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How to Use Writing as a Tool for Self-Therapy

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Writing as a Self-Therapy Technique

When you are feeling down, depressed, and out of energy, remember – you are not alone. Such a state is familiar to every person, especially to those trying to do something meaningful with their lives. We cannot avoid stress, frustration, and other negative scenarios at work or college, with your family members, beloved ones, etc. The question is: how to get back to the sunny side? Some people decide to visit a therapist in such cases. The others travel, dive into their hobbies, or simply switch off from their busy lives to have a break. Creative people opt for art.

Numerous artistic activities can lead one to emotional healing and spiritual growth. Whether you prefer drawing, dancing, playing music, or anything else – all of them are equally great and efficient. Among all the methods, writing is special, since it gives you a chance to reflect on your perception of reality and dig into your soul. Even if you are not a writer, you can still benefit from this activity.

Self-exploration can help you get rid of numerous negative feelings, like regret, fault, stress, envy, and more. You can release them, stop for a while, think, and make sense of everything that you have to experience. It is much better than spending time in your head and twirling the same hurtful thoughts over and over again, making things even more complicated. Let’s discuss this beneficial practice in more details to help you include it in your daily routine and live a happier life.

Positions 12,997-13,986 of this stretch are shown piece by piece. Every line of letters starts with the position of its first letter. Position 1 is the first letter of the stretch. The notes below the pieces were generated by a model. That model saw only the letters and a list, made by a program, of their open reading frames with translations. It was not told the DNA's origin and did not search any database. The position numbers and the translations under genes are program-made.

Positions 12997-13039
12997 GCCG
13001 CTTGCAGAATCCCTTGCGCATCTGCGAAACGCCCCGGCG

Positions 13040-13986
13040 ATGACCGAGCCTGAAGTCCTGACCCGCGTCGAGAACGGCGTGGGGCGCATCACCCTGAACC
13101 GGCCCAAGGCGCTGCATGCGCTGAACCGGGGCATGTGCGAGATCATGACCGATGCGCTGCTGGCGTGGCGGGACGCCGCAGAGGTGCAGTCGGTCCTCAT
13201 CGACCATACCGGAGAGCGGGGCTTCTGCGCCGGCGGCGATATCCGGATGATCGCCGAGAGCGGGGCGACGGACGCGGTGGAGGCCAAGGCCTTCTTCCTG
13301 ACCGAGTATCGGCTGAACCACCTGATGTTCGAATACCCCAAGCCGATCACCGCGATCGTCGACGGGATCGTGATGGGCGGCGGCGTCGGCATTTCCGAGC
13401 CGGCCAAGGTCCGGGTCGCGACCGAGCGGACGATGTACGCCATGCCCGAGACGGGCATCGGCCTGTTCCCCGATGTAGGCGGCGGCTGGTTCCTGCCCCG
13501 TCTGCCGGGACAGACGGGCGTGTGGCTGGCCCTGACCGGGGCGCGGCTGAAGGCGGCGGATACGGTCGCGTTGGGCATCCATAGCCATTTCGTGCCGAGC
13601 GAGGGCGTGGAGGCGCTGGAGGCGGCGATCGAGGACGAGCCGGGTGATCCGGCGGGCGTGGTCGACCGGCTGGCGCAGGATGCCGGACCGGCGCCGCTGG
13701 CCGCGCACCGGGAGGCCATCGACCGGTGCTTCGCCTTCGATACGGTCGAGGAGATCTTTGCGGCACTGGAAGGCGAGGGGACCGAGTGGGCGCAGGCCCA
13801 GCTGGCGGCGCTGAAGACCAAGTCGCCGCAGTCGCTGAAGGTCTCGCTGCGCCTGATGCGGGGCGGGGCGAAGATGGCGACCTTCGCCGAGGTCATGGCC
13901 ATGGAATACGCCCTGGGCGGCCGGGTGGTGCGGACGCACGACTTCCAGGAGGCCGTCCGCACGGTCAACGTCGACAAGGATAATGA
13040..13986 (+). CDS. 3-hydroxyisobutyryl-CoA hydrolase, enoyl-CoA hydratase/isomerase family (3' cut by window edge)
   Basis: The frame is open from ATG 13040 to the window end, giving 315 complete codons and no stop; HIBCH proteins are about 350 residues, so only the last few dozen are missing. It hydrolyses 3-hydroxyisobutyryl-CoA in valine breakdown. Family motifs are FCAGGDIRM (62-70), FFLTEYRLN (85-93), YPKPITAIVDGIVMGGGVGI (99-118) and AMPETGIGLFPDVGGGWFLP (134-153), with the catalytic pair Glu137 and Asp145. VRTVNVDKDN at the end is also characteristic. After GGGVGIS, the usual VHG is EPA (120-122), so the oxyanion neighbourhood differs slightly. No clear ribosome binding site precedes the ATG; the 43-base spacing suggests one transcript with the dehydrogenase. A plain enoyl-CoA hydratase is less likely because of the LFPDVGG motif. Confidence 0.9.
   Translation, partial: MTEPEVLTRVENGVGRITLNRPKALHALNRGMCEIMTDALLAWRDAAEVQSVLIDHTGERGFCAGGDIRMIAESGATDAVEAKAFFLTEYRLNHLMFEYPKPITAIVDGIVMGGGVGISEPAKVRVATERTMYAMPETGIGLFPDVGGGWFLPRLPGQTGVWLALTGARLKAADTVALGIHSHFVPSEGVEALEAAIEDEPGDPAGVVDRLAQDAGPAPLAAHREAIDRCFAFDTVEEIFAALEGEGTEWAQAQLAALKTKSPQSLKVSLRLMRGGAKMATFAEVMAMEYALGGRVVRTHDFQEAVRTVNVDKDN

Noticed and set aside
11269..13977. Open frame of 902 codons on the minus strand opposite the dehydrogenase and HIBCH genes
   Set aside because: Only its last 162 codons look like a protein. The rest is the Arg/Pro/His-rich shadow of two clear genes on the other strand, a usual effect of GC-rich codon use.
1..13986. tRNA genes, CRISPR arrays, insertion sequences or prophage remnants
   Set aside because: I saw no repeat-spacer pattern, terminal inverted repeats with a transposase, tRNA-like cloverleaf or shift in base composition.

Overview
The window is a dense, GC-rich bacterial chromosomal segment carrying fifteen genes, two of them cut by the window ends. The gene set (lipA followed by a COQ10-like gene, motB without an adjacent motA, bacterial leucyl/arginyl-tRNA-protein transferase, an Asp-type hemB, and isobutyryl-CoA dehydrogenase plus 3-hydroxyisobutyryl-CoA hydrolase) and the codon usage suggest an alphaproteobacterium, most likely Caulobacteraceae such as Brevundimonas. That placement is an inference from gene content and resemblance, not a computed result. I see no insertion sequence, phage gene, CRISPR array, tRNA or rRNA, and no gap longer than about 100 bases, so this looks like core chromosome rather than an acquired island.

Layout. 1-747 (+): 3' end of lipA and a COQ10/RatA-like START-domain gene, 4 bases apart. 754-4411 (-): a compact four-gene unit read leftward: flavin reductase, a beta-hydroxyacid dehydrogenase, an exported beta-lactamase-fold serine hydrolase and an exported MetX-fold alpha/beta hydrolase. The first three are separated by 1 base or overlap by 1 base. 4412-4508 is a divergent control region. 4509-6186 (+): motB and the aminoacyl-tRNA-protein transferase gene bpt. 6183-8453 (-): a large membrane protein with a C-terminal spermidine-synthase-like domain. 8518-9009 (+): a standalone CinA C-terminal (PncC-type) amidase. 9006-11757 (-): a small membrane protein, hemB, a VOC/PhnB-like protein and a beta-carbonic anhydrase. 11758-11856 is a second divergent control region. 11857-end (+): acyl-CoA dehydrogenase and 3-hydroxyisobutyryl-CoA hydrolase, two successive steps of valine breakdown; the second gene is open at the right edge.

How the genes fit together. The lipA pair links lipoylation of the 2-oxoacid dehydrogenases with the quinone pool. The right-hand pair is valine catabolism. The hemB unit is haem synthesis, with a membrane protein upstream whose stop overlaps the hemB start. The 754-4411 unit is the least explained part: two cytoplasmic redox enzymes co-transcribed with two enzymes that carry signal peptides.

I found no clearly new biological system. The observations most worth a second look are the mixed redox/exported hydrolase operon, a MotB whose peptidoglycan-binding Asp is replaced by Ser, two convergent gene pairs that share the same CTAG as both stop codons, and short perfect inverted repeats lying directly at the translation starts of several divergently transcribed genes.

What’s the difference between a personal diary and writing therapy?

While writing therapy and writing a diary are pretty similar, there are some significant differences. As a rule, a diary is:

• A form of free writing, when you put everything that comes to your mind on paper;
• Records about your daily life and reproduction of the events;
• Personal writing you rarely show to anyone else.

At the same time, writing therapy can be characterized as:

• Not free, but rather directed writing based on particular exercises that evoke needed effects and provoke the right questions/thoughts in the author;
• Reflection on your daily routine, your thoughts, analysis, and conclusions;
• Notes you should show to your therapist.

As you can see, diary is about describing your experience, while writing therapy takes you to another level – it is a self-analysis and reflection on that experience. We will discover more peculiarities of writing therapy below, so stay tuned!

 

Why do you need writing therapy?

While diary notes are great for relaxation, writing therapy is widely-used by therapists to help people outlive traumatic experience. Meaningful and expressive writing encourages patients to find a different perspective on the events, discover sense in their experience, and get insights about themselves and people around. This is a powerful tool that evokes new ideas and helps you get out of the dead end when you are feeling stuck. Anxiety, depression, low self-esteem, and other disorders have reasons – these are traumas we had to experience throughout our lives. Without reflecting on traumas and “rewriting” our vision of them, we suffer from mental pain and repeat the same mistakes over and over again.

How to start writing therapy?